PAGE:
Solving the Stress of Tests
Published: Tuesday, October 2, 2012
Updated: Tuesday, October 2, 2012 02:10
There is a palpable point where school-related stress ceases to be a necessary part of the learning process and becomes an impediment to it. The university has implemented simple but effective remedies to assist overworked students during final exams, and as midterm season approaches such safeguards appear equally appropriate.
Final exam schedulers provide make-up dates for students who have multiple exams on the same day, and professors often try to further accommodate students who are overloaded with several tests within two days. Unfortunately, such considerations are frequently disregarded for midterm exam schedules. One might assume that final exams are both more demanding and consequential than midterms, but neither of these assumptions is necessarily true. Considering the accumulation of extracurricular expectations, jobs and a full plate of other classwork during this period, preparing for a midterm at the same time is no small burden.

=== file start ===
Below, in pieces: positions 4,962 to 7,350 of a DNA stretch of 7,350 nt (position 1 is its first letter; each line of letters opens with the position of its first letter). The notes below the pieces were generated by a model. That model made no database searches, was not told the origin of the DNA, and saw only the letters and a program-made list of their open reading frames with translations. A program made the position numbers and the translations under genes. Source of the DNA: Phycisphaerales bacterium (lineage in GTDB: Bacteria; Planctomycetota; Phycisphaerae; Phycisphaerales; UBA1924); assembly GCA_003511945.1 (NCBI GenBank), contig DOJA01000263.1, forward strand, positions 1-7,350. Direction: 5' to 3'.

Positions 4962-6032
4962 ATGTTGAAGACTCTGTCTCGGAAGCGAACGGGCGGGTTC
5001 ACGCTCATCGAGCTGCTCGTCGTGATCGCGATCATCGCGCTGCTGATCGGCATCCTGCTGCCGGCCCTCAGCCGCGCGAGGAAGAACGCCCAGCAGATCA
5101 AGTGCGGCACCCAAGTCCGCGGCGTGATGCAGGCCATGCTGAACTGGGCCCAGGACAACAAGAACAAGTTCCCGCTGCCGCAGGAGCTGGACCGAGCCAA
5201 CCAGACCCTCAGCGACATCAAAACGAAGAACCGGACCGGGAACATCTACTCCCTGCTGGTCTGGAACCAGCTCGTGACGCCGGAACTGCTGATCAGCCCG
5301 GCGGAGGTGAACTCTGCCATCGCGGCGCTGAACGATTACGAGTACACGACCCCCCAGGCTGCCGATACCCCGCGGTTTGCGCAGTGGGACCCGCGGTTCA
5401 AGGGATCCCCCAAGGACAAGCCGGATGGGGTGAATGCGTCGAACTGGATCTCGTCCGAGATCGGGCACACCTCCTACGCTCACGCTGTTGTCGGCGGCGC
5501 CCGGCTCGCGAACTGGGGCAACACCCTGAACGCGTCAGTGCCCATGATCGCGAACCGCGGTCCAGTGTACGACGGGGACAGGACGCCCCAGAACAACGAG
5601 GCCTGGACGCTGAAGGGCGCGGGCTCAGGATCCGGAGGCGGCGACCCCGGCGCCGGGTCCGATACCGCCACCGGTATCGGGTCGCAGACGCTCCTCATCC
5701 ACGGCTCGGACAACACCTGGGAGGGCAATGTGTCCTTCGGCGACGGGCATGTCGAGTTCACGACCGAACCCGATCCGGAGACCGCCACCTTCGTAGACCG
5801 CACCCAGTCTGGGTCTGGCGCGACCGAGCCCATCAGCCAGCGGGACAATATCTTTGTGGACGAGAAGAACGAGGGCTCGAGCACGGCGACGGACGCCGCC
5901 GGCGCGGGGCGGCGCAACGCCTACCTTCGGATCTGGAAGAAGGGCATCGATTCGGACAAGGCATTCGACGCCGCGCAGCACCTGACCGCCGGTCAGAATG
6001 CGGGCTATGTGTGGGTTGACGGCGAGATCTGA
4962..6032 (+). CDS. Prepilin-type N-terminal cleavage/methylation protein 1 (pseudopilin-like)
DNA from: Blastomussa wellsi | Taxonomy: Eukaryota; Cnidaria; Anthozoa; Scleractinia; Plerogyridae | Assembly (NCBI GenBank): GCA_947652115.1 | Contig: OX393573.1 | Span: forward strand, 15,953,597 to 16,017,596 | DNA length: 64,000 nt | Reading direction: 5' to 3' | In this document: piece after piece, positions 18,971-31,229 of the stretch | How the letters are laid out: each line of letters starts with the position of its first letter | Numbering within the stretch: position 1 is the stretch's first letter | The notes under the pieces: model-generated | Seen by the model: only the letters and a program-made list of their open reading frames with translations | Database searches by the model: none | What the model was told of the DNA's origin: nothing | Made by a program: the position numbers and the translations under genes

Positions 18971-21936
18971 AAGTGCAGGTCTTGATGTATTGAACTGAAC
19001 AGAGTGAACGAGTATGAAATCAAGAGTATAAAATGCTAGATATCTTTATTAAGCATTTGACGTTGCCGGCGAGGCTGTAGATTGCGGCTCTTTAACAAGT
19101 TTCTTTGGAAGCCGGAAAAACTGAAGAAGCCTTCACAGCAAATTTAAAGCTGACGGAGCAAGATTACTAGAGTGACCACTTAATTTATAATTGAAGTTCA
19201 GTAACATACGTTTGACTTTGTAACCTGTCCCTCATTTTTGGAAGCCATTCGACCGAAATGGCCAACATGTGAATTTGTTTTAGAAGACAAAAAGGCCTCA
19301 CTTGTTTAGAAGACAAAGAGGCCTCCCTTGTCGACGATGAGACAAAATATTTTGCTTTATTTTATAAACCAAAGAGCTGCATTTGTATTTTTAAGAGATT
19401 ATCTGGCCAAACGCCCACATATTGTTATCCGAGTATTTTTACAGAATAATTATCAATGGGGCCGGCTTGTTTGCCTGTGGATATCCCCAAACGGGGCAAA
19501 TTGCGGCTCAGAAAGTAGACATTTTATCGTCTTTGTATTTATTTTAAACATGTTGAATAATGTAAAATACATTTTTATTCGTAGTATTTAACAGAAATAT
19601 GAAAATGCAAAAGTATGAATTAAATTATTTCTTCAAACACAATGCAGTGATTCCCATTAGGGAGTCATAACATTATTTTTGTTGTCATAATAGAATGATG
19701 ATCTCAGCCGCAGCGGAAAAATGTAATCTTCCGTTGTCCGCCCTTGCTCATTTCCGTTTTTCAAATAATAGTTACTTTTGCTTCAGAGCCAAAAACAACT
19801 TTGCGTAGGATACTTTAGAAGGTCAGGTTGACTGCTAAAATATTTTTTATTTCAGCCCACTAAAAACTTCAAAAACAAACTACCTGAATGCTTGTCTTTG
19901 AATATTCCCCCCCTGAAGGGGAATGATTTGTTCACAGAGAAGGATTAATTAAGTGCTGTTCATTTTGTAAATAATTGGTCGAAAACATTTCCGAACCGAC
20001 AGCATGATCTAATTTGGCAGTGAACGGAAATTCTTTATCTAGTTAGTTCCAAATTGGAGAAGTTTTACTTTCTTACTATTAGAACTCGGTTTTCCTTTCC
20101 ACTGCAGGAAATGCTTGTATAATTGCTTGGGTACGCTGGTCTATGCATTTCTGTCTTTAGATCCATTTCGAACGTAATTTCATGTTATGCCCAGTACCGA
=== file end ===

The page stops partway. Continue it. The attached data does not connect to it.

Midterm exam dates often fall within a small window, and students will occasionally encounter multiple midterms on the same day. While students understand that coordinating midterm exam times for different courses is not feasible, they say that it would be useful to offer alternative dates for exams. Professors could spread these dates out over the course of a week so that the material covered on a test still remains timely and the progression of the class is not held back.
There are a couple of probable objections to this proposal. First, one might anticipate cheating by students who take the test later than others and find ways to acquire questions — and possibly answers — in advance. But midterms generally cover enough content to offer at least two comparable but distinguishable exams, and we trust that professors have the capability to develop multiple tests that offer the same level of difficulty. Second, it might be considered an unfair requirement for professors to develop and administer an extra test, but we consider it a tolerable responsibility considering the far greater struggle students go through during the midterm period.
Anxiety is a part of undergraduate life, but with students constantly encouraged to pursue excellence, it is only fair that the university allow them time to achieve it. When it comes to midterms, the phrase “multiple choice” should apply only to test questions, not to the issue of which exam a student should study for sufficiently.